So What is Done With a Bonded Sealant?
Did you know that a broken tooth exposes a sensitive structure called dentin? Dentin is composed of billions of microscopic tubes. Once dentin is exposed, the bacteria in the mouth can be drawn up those tubes resulting in an infection of the tooth root. Did you know that only 3% of tooth root abscesses result in facial swelling? That means that 97% are undetectable without dental radiographs and causing daily pain.
Here at AHAH, we can apply an acrylic sealant to your pet's broken tooth surface to seal the dentin tubules, protecting them from bacteria. Sealing the tubules can prevent an infection that will result in a root canal or surgical extraction.
First, the tooth is examined and probed to be sure the root canal has not been opened.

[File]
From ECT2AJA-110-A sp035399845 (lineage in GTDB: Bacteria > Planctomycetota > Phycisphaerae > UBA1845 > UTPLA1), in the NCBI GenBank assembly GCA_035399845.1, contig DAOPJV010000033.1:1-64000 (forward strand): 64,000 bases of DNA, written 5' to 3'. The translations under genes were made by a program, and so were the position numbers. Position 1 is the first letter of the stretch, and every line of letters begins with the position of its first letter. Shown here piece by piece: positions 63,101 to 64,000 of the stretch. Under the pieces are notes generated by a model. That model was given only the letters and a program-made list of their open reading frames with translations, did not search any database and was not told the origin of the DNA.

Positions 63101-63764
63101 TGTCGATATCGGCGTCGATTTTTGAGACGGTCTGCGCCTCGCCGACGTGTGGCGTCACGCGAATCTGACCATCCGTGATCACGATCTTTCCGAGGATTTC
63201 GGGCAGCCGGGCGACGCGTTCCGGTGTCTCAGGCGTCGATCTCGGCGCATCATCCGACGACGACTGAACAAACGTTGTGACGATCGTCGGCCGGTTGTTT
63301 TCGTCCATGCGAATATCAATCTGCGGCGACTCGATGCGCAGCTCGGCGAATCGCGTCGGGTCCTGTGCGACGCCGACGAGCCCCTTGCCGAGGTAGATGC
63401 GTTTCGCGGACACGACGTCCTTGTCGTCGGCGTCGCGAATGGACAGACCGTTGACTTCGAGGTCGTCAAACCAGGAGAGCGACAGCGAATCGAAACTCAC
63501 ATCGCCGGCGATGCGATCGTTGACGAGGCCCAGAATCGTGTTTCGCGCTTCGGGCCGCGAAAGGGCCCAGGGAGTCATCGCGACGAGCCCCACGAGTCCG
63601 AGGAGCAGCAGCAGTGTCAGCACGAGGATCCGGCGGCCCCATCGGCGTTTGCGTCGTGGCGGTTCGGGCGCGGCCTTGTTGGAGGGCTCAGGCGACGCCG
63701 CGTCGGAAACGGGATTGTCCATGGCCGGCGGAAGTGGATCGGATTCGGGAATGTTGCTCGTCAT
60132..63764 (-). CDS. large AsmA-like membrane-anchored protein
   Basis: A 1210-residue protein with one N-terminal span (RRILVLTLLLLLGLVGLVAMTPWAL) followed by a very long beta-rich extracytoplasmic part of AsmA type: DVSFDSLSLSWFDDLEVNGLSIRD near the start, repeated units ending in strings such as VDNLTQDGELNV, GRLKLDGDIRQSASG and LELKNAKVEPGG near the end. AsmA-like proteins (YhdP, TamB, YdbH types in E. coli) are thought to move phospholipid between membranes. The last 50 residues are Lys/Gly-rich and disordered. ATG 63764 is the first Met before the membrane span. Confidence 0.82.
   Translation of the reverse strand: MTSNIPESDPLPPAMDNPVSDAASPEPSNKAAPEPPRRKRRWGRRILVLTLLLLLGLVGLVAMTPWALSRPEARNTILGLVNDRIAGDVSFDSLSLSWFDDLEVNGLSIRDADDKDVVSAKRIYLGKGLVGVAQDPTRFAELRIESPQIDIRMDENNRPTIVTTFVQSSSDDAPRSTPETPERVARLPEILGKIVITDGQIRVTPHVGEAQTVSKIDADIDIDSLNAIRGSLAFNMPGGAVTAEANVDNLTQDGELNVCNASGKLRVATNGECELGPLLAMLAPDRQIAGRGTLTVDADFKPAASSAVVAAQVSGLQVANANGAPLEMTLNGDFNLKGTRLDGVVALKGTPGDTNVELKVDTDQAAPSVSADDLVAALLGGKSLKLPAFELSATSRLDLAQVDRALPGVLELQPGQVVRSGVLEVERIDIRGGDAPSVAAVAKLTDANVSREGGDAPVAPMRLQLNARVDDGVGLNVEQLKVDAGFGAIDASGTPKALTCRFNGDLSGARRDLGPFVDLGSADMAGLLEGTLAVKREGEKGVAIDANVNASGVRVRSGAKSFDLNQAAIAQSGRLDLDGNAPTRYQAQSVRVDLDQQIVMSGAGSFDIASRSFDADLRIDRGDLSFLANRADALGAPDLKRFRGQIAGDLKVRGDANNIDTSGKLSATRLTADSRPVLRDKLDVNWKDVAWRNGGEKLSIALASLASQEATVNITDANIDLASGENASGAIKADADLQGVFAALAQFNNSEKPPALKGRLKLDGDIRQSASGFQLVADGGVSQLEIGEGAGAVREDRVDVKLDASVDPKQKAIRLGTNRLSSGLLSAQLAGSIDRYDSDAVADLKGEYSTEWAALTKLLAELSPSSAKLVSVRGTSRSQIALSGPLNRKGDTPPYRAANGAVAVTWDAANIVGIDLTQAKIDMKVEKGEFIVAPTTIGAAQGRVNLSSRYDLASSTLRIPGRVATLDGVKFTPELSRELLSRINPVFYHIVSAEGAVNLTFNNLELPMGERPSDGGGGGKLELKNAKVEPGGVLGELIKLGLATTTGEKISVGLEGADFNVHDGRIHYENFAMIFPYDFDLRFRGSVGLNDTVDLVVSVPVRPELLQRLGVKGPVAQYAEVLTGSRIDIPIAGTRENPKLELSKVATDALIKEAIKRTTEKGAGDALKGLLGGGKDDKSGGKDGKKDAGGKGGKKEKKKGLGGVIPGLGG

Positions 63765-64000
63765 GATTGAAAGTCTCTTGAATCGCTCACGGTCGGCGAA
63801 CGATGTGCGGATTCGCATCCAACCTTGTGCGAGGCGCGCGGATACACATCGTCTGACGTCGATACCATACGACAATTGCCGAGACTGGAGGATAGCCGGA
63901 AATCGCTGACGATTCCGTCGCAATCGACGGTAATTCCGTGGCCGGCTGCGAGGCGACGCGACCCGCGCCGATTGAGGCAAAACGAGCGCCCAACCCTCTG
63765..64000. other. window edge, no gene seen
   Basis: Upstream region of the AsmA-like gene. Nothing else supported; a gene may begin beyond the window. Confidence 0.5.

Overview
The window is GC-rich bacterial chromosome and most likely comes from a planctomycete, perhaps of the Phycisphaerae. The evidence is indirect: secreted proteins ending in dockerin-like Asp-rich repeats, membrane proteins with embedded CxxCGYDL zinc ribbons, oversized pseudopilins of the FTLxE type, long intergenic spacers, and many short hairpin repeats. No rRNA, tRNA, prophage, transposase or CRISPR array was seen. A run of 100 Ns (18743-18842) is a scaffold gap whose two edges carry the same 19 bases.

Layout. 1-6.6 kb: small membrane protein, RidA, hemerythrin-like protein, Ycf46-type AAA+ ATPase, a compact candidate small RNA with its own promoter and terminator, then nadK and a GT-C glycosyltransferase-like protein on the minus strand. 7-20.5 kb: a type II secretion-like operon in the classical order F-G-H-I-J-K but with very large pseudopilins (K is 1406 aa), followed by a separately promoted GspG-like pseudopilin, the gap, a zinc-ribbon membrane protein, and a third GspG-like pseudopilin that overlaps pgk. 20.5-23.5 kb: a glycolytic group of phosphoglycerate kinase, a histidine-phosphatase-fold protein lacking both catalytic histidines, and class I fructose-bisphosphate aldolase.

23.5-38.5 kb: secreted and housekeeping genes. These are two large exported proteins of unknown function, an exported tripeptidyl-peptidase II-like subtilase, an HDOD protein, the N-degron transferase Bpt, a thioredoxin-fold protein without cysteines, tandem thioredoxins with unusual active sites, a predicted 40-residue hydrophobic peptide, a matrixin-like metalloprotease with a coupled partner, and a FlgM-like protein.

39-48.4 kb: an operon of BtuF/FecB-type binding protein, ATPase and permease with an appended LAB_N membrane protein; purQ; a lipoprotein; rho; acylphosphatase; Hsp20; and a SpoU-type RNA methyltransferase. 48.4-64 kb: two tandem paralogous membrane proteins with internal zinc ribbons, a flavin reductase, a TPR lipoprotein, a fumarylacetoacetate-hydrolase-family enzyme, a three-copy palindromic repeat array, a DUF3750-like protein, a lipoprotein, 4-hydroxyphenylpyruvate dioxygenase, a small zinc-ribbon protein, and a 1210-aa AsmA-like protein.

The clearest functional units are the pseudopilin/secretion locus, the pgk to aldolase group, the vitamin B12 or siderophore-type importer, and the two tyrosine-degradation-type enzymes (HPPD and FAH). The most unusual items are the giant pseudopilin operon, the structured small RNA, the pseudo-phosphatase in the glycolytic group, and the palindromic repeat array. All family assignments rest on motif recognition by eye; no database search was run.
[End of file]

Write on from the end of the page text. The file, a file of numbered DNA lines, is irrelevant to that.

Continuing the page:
Next, a radiograph is taken to visualize the root (red rectangles) to be sure that an abscess has not already formed (red circle is fracture site).
Then, the fracture is smoothed with a course grinding stone.
Then, the fracture is smoothed with a series of four increasingly fine polishing disks.
Once the fracture site is smooth, a phosphoric acid etch is applied to prepare the tooth for bonding.
After the etch is removed, a bonding adhesive is applied and light cured. Finally, the acrylic sealant is applied and light cured.
Your pet can return to his normal diet immediately. We just strongly recommend against hard chew toys. By the time this sealant breaks down in 6-12 months, your pet's tooth will have naturally filled in the dentin tubules.
Every sealed tooth needs to be re-radiographed in 6-12 months to be sure that the root is still healthy!